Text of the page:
This Sunday on Falling Skies (TNT, 10/9c), Tom, Hal, Ben and Matt break away from the Charleston ranks to search for Anne and hybrid baby Alexis, who were captured by Karen and her critters in the midst of running away. But will the Mason men need to wrestle with fellow humans before engaging in an ET extraction? Connor Jessup, who plays Ben, previews the rescue mission as well as the far-out episode that is his most favorite to date.
TVLINE | In this week’s episode, “The Pickett Line,” what sort of obstacles do the Mason men face on their way to finding Anne and the baby?
Well, the Picketts, for one. We get ambushed by this band of brigands, thieves, and they all turn out to be from the same family – a dad and his kids, just trying to survive. But unlike the Masons, they don’t have the structure of the 2nd Mass or anything like that, so they are desperate to get whatever they can. But we’re also desperate, because we don’t have much time. So after they take all our stuff, we have to sort of “counter-attack” them, but that raises all these questions, since because of the situation, we’re sort of made to be the enemy.
TVLINE | Right — and the Masons also see these “parallels” between themselves and this other family — what they might have been…
…if we hadn’t joined up with the 2nd Mass, yeah. Our scope has opened up a lot, but for the Picketts, life is the same as it was during the invasion. It’s still a faceless, nameless enemy they’re fighting.
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TVLINE | Is this also an opportunity for the Masons to look at each other and take stock of who they’ve become? What each of them is capable of now?
One of the interesting things this season is that the Masons are all up to stuff, but unlike previous years, we rarely ever do anything together. Hal’s obviously been doing his own thing, Tom is dealing with Cochise and with governing this little “country,” Matt is up to his own shenanigans with friends, and I’m on my own with Denny. And now, finally, we unite back together and yes, it gives us a chance to look at the Mason family “six months later,” so to say.
TVLINE | Are you glad that Ben decided to keep his spikes?
I won’t comment on whether or not I think it was a smart decision [for him], but for me, spikes mean superpowers — and superpowers means fun stuff to shoot. It makes my job more interesting!
TVLINE | Is it safe to say that things seemed a little too neat there in eliminating the mole threat, that maybe wasn’t necessarily Hal?
It’s possible. It seems like it would be an easy out, if it was just Hal. And it’s not necessarily a choice between “Was it Hal, wasn’t it Hal?” There could be more options that we just don’t know about yet.
TVLINE | Without revealing anything, tell me what it was like flipping through the pages of the July 21 episode, “Strange Brew” — because I’ve seen it and it’s one of this summer’s best hours of television.
It was exciting — my favorite episode that we’ve shot so far on our show, just because it’s very different. We kind of knew it was coming, but we didn’t know any of the details, or the execution, and it turned out really well. It gave us all stuff to do that’s very different than what we normally do. When we did the table reading, and then we started shooting it, we all looked at each other and said, “People are going to like this episode.”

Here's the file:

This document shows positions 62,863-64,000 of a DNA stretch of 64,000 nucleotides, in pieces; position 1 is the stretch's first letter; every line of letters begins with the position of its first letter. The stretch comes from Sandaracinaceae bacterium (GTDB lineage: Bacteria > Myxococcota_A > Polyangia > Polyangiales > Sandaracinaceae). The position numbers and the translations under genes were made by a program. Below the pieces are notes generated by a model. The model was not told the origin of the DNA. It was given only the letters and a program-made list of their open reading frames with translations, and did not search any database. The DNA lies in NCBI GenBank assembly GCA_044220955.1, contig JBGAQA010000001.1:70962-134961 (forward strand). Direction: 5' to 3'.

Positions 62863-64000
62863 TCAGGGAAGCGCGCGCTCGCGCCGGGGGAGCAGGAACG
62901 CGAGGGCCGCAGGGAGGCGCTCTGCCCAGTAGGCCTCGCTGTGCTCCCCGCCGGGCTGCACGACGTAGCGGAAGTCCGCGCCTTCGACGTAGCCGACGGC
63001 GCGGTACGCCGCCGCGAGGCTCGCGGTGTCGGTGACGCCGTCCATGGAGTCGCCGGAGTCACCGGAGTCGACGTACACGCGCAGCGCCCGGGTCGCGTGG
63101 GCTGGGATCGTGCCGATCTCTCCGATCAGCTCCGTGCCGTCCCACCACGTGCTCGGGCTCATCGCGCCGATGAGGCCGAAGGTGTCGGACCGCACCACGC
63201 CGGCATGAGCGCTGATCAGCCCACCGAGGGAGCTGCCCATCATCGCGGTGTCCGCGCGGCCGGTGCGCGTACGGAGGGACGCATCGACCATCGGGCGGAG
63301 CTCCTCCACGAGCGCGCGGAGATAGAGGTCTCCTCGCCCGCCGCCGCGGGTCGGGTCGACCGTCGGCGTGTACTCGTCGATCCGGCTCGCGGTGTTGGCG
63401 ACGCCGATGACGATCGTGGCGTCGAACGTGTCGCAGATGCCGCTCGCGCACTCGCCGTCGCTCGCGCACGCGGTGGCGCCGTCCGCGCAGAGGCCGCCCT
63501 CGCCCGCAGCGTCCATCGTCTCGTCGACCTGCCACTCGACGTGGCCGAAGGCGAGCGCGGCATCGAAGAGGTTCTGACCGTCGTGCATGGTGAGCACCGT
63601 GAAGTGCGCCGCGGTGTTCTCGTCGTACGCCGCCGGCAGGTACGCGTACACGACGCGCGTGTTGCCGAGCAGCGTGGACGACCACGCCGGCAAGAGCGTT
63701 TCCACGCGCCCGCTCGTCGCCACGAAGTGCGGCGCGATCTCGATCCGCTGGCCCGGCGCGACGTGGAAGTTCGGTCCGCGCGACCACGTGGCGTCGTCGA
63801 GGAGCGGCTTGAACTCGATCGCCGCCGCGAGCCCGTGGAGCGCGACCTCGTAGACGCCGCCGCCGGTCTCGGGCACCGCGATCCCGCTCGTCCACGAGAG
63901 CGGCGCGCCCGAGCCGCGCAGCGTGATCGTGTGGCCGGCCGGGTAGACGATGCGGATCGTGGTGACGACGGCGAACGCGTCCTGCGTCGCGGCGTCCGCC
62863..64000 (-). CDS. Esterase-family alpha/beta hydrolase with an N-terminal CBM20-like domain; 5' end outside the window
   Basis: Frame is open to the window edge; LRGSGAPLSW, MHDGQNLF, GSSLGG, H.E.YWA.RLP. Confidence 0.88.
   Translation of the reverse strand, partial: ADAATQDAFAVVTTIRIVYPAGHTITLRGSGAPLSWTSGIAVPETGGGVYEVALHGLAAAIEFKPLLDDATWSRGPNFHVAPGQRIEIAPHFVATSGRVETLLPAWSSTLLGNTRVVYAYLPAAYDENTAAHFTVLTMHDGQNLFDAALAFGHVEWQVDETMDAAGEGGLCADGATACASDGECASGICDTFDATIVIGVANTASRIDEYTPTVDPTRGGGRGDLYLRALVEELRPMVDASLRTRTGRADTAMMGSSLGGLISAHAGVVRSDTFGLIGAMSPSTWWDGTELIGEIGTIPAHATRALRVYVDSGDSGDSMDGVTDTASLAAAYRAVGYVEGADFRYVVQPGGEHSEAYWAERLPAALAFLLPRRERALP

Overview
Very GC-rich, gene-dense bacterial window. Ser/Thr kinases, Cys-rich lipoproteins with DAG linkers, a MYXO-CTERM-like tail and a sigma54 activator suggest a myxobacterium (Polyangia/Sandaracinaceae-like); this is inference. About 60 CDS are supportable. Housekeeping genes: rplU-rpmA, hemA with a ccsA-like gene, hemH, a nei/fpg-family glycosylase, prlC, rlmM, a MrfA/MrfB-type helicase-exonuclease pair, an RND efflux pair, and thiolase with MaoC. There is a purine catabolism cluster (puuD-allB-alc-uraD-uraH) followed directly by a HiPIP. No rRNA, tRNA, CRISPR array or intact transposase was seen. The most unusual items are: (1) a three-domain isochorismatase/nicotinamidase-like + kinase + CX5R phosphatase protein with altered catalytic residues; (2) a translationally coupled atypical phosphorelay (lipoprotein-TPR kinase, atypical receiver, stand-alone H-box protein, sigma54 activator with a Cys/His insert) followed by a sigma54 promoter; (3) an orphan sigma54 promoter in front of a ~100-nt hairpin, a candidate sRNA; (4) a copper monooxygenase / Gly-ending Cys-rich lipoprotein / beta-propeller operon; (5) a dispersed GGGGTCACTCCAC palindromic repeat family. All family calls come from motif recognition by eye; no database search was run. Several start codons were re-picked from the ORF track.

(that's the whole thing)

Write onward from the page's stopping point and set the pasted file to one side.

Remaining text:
TVLINE | Noah Wyle got us worried a couple of weeks ago, saying that the season finale (airing Aug. 4) offers “a sense of closure, and completion” — but then days later, the show gets renewed for Season 4. How can there be closure and also more to come?
I don’t want to put words in Noah’s mouth, but I think he was probably talking about certain character beats. There’s closure and completion in the sense of some plots are wrapped up. There’s no closure in the sense of, “We win the war and the aliens go home.” There are still cliffhangers.
TVLINE | What has it been like for you, working alongside these great TV vets like Noah and now Gloria Reuben, and Will Patton, who’s always compelling, and the actor’s actor Robert Sean Leonard…?
In general, it’s amazing, and obviously the people you mentioned are the crème de la crème, some of the most talented people working in TV and in the industry in general. But our entire cast is incredible, and not just as actors but as really, really wonderful people. And when you’re working with them for five months a year for three years, in a city [Vancouver] where none of you are actually from, it’s almost more important that they’re good, interesting people than that they’re good actors. It just happened that they’re also good actors. So, it’s been a really wonderful experience.
TVLINE | Is there any particular piece of advice anyone’s given you along the way that’s stuck?
Nothing that I can or want to recall specifically. Most of what I’ve learned or how I’ve grown, both as an actor and as a person, doesn’t come down to people giving specific pieces of advice, but rather just from working with people and being around them and watching them work. When you work with Noah or Will or Robert or Gloria or Moon [Bloodgood] or any of the cast, you really have to try to play in the same ballpark they do. Sometimes you do and sometimes you don’t. Either way, you learn a lot through osmosis.